Yet it’s never just the schematic.

It’s the way personnel suits the scheme which needs individually at its five spots, length, lateral quickness, overall foot speed, anticipation, communication and, most of all, belief in each other.

Toor installed the long and athletic Grade 10 Tait at the front.

“Her length and can bother a lot of people,” said Toor, moments after cutting down the winning net at the LEC, as he began to explain what he was looking for as he populated each part of the 1-3-1 zone.

“We put Sydney right in the middle,” he added of 6-foot-3 Grade 11 post Sydney Roufosse, who brings great strength and size.

“Then Syra (Toor) and Mackenzie (Henderson) because they get a lot of tips in deflections,” he added of the Grade 10 and 11 guards respectively who flanked either side of Roufosse.

“Then we had Callie (Brost) on the back end because we need a fast one there that can cover corner to corner,” he said of the Grade 10 guard.

Henderson would go on to add another three-pointer later in the quarter, one of seven she fired home on the night, and the one which put Seaquam ahead to stay at 64-62 with 5:46 remaining.

The bucket capped a 16-4 run to open the third quarter, one which swung the 10-point deficit to a six point lead in a span of just 4:14.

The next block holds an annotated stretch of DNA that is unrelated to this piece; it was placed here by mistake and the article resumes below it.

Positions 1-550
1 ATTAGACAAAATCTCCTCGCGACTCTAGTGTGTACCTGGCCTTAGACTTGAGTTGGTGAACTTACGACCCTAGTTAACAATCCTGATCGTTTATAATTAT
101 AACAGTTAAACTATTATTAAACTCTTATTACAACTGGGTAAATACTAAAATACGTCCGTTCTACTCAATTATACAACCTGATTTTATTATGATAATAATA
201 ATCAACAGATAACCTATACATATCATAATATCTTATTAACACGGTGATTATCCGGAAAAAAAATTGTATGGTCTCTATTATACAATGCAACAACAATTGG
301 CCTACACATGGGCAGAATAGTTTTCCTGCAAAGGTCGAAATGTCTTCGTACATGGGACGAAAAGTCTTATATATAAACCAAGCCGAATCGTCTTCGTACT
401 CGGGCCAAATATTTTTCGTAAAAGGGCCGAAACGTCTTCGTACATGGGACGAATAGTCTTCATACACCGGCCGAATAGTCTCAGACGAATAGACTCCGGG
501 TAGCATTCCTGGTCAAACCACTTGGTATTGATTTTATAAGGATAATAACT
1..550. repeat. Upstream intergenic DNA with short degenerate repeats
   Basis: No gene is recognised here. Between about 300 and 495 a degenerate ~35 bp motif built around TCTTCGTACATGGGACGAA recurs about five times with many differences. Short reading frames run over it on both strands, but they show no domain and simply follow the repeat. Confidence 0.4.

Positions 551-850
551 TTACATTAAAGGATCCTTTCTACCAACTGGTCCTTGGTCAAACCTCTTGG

Seaquam’s Syra Toor steps up on defence against Roverside’s Annabelle Neufeld during Championship Saturday action in the B.C. Quad-A championship final March 2, 2024 at the Langley Events Centre. (Photo by Garrett James property of Langley Events Centre 2024. All Rights Reserved)

“I probably blew it by not stopping the momentum earlier,” said Riverside had coach Paul Langford in reflection. “They were very good, they were physical against us and they hit some shots. We built a 10-point lead and we earned it, but they went into a zone and we had a couple of bad possessions.”

Henderson admitted that she was not immune to the pressure as the fourth-quarter rally started, but she showed she was a master at controlling her emotions.

“Before every shot, I had to slow down and breathe,” said Henderson who was named the tournament’s first all-star team as the capper to a team-high 21 point outing, all on the strength of her three-point shooting (7-of-19).

“I know my role on the team and my job is to hit big shots at big moments.”

After Syra Toor and Henderson combined for those five triples, the entire floor just seemed to open up to Seaquam at their offensive end of the court.

And that is a significant point because Seaquam’s final five makes from the field came in the paint with two hoops from Brost and one apiece from Roufosse, Tait and Neelum Sidhu. The Seahawks final seven points then all came from the free throw line over the game’s final 58 seconds as Syra Toor went 4-for-6 and Brost 2-for-2 over that span.